Telecommunications equipment manufacturer Alcatel-Lucent launched a major effort Wednesday to boost its fortunes by shedding businesses and jobs as part of a deep cost cutting program.

Shares rose nearly 5 percent on the announcement, as investors hope that the plan brings the solid profits that have eluded the Paris-based company for years.

Alcatel-Lucent, which supplies operators such as AT&T, Verizon and Orange, said it will sell off more than $1.33 billion  (1 billion euros) in assets through 2015, and hopes for a similar amount in cost savings. It is also restructuring debt.

The company said it will cut back on research in older technologies and focus on its most promising sectors, such as Internet routing and cloud systems, "to address the explosive growth in bandwidth-hungry data traffic."

Sales at the company nearly stalled in the first quarter at 3.2 billion euros, prompting a wider-than-expected loss for the quarter of 353 million euros.

The company has faced years of nearly uninterrupted losses and successive rounds of cost-cutting and layoffs since the 2006 merger of U.S.-based Lucent Technologies and France's Alcatel.

CEO Michel Combes had promised a turnaround plan for this summer, after restructuring efforts under his predecessor failed to get the company back in profit.

The company said the new plan will include layoffs, site closures and outsourcing of some manufacturing. Combes did not indicate how many jobs would be lost from its global workforce, which included 72,000 employees as of the end of last year.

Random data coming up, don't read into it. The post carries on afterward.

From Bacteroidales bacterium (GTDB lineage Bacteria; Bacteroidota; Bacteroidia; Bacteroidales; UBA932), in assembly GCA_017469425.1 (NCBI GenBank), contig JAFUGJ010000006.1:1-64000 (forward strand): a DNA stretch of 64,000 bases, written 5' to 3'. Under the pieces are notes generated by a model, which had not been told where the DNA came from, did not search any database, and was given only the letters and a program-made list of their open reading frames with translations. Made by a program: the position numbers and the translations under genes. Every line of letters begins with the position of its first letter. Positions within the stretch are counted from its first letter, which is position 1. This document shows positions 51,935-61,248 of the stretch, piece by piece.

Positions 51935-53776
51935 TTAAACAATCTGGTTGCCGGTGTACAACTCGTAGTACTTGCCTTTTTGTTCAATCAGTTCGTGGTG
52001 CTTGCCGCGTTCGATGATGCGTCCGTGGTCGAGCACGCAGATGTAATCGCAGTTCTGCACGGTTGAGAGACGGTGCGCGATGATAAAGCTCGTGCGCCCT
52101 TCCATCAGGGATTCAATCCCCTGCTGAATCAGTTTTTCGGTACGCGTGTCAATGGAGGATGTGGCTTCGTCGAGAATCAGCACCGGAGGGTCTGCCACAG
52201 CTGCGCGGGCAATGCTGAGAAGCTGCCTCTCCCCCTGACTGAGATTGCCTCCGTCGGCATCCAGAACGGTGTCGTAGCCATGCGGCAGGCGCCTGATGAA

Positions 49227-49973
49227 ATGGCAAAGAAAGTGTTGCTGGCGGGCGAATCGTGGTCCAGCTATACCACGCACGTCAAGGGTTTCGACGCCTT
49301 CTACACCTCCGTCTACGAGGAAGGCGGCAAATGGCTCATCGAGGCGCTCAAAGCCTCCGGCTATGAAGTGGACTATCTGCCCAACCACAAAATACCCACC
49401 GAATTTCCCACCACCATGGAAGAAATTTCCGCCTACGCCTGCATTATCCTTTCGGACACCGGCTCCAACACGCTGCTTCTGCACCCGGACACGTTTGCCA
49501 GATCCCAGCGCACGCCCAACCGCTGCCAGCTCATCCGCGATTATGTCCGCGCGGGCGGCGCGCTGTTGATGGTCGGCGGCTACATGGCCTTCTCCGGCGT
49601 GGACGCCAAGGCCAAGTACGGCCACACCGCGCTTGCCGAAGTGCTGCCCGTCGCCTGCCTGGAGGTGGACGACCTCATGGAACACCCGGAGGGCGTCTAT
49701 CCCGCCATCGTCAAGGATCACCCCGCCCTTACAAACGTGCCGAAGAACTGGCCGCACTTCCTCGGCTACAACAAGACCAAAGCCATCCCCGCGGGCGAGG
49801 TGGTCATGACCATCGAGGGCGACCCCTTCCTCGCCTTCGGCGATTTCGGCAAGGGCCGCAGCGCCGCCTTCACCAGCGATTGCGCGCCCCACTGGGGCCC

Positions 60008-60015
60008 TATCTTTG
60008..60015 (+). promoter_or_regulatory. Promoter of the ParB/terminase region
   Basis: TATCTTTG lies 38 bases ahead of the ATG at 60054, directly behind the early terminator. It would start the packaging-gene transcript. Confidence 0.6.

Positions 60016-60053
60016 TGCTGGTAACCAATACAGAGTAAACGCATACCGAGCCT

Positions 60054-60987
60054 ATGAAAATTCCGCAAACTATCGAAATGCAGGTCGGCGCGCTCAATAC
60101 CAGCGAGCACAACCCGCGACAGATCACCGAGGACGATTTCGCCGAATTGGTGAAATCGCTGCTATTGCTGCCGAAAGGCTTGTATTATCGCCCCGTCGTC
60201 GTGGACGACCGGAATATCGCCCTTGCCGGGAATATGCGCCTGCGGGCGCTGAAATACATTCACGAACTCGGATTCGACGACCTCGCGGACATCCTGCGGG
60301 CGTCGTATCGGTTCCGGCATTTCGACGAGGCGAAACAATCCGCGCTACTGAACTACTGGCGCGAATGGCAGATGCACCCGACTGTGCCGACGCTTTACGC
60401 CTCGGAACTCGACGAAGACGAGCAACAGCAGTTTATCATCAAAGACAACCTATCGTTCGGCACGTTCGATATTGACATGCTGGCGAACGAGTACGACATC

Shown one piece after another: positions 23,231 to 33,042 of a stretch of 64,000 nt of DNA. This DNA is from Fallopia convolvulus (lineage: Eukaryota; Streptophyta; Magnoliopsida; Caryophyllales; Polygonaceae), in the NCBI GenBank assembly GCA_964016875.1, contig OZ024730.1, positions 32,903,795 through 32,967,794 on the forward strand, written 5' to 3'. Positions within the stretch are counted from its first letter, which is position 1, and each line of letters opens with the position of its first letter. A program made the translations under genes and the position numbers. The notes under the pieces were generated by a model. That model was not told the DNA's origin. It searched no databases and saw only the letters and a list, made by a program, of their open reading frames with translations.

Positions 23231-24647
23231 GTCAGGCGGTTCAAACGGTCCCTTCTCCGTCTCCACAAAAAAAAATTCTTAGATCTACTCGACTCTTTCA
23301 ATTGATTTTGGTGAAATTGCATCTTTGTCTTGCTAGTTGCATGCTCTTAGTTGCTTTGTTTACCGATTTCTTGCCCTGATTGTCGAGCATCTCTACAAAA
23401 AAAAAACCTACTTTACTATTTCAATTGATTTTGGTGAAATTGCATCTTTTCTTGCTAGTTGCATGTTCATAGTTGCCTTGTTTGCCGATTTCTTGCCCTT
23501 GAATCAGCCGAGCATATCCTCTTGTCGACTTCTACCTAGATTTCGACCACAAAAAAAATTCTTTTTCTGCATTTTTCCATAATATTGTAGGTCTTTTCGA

Analyst response was mixed. Some believe Alcatel-Lucent is too far gone to turn around, while others, such as Ron Kline, principal network infrastructure analyst, at Ovum, believe that if Alcatel-Lucent successfully shifts its focus exclusively to growth markets as it says it is doing, it can thrive.

Kline allows that exiting from legacy markets will be difficult, but, “Alcatel-Lucent's strategy change shows just how fast market dynamics have changed in a market once dominated by the large Tier-1 telecommunication providers that are its customers,” he wrote, “but increasingly under siege by Internet content providers, and by NEPs based in the West that have been out-competed by Chinese vendors, most notably Huawei, and by specialists. The move will allow Alcatel-Lucent to focus on cloud and large-scale internet providers that are generating a growing portion of bandwidth demand.